The holiday season continues, and since the Department of Defense includes people from many different faiths, ethnicities and backgrounds, it’s time to begin the celebration of Kwanzaa, a seven-day holiday observed by many from Dec. 26 to Jan. 1.
Not sure what Kwanzaa is all about? Here’s a holiday lesson for you!
Kwanzaa traces its roots to 1966 and Maulana Karenga, a California State University professor of Africana studies who developed the holiday to celebrate family and African-American heritage.
During the celebration, seven candles are held in a special candle holder called a Kinara, which is placed on a straw mat called a Mkeka. These candles, known as the Mishumaa Saba, represent the seven principles of Kwanzaa, known as the Nguzo Saba. Candles are then lit each day alternately from left to right.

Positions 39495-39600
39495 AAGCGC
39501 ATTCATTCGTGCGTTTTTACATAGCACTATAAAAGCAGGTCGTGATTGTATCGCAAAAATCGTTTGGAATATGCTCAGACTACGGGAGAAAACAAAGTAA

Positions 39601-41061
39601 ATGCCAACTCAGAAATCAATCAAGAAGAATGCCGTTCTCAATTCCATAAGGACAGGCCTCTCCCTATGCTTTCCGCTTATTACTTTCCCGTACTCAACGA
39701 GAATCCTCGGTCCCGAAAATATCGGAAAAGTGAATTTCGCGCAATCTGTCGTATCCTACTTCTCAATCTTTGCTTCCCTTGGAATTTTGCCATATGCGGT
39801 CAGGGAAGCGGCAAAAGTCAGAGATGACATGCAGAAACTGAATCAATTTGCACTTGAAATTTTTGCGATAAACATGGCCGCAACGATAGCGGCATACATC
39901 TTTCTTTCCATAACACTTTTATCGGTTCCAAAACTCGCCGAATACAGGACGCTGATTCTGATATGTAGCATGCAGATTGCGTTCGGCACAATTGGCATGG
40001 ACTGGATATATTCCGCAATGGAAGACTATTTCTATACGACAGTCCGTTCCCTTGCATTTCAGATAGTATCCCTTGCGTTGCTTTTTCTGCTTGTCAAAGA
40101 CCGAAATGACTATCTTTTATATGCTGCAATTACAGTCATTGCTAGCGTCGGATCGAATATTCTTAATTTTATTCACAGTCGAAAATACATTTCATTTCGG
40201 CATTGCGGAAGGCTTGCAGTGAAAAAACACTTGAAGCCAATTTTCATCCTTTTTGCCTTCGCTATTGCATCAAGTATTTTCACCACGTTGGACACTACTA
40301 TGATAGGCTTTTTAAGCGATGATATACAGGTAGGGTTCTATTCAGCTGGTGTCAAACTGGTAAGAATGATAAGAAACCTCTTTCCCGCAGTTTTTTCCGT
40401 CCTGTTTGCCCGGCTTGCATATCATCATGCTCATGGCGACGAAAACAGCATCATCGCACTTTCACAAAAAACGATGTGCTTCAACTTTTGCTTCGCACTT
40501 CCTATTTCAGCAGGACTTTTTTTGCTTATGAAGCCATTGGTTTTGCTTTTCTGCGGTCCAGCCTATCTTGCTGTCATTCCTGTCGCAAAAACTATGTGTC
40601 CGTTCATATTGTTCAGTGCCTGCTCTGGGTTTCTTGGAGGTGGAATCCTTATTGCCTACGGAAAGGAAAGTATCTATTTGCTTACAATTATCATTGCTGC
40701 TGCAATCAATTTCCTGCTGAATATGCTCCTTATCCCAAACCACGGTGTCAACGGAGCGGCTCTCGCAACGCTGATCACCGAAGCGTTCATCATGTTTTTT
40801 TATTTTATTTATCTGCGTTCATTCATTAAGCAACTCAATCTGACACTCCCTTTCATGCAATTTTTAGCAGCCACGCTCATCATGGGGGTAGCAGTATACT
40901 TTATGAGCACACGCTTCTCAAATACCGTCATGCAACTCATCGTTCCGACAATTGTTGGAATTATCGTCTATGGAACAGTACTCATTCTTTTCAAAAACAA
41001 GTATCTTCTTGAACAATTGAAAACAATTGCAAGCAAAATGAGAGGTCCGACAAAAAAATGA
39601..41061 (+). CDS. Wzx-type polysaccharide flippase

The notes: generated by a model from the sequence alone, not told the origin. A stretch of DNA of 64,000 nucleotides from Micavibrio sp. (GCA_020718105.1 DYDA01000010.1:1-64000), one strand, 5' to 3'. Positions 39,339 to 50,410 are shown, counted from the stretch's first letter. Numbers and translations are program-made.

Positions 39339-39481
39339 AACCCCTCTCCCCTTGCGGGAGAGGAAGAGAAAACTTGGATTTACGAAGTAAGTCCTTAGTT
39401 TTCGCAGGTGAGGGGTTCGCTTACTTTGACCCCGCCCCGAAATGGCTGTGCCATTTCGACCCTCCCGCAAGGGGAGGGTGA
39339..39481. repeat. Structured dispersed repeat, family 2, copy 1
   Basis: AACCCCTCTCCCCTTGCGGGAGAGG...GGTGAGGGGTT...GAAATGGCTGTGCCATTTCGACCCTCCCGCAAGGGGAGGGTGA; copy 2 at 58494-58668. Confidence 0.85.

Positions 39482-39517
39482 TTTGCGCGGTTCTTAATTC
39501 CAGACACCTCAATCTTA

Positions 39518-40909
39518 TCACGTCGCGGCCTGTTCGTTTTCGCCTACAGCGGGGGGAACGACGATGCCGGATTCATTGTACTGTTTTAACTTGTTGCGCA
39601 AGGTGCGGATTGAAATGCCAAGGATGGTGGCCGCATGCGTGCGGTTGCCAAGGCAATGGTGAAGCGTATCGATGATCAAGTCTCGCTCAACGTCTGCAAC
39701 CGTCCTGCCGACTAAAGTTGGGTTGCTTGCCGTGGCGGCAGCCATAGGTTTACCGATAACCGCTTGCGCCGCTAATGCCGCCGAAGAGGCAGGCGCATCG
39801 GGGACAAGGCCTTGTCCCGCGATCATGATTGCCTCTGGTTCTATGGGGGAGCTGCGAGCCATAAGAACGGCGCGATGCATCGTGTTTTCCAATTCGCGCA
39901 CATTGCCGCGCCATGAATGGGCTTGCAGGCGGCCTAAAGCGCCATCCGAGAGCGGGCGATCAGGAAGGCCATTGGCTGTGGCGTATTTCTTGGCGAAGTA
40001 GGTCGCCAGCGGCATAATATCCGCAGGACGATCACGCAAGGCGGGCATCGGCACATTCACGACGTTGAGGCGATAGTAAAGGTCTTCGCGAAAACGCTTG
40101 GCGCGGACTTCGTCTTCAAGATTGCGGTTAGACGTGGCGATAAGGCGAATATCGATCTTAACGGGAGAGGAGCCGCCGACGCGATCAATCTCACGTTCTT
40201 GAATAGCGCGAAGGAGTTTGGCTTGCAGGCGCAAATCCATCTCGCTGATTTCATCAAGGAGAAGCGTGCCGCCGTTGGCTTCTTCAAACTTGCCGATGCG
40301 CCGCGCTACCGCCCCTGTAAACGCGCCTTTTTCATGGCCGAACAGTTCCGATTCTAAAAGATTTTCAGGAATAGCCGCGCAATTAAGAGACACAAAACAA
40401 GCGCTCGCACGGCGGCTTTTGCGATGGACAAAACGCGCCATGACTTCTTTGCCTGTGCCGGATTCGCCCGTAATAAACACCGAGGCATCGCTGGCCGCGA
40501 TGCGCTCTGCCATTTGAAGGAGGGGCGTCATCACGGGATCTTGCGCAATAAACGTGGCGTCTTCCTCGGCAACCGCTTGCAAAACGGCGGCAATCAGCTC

The seven principles represented in the candles correspond to the seven days of celebration in the following order:
- Umoja, the principle of unity, is about striving for and maintaining unity with one’s family, community, nation and race.
- Kujichagulia, the principle of self-determination, is the idea that one should define oneself, name oneself, create for oneself and speak for oneself.
- Ujima, the principle of collective work and responsibility, celebrates the building and maintaining of communities. It also reinforced the idea that communities make each other’s problems their own to solve together.
- Ujamaa, the principle of cooperative economics, revolves around the goal of building and maintaining stores, shops and other businesses as a community.
- Nia, the principle of purpose, is about everyone working together to build community to restore people to their traditional greatness.
- Kuumba, the principle of creativity, is the idea that one should do as much as possible to leave the community more beautiful and beneficial than when it was inherited.
- Imani, the principle of faith, is about believing in people, in parents, in teachers, in leaders and in the righteousness and victory of struggle.
The colors of the Mishumaa Saba are black, red and green. Black represents the face of the people, red represents blood people shed, and green represents hope.
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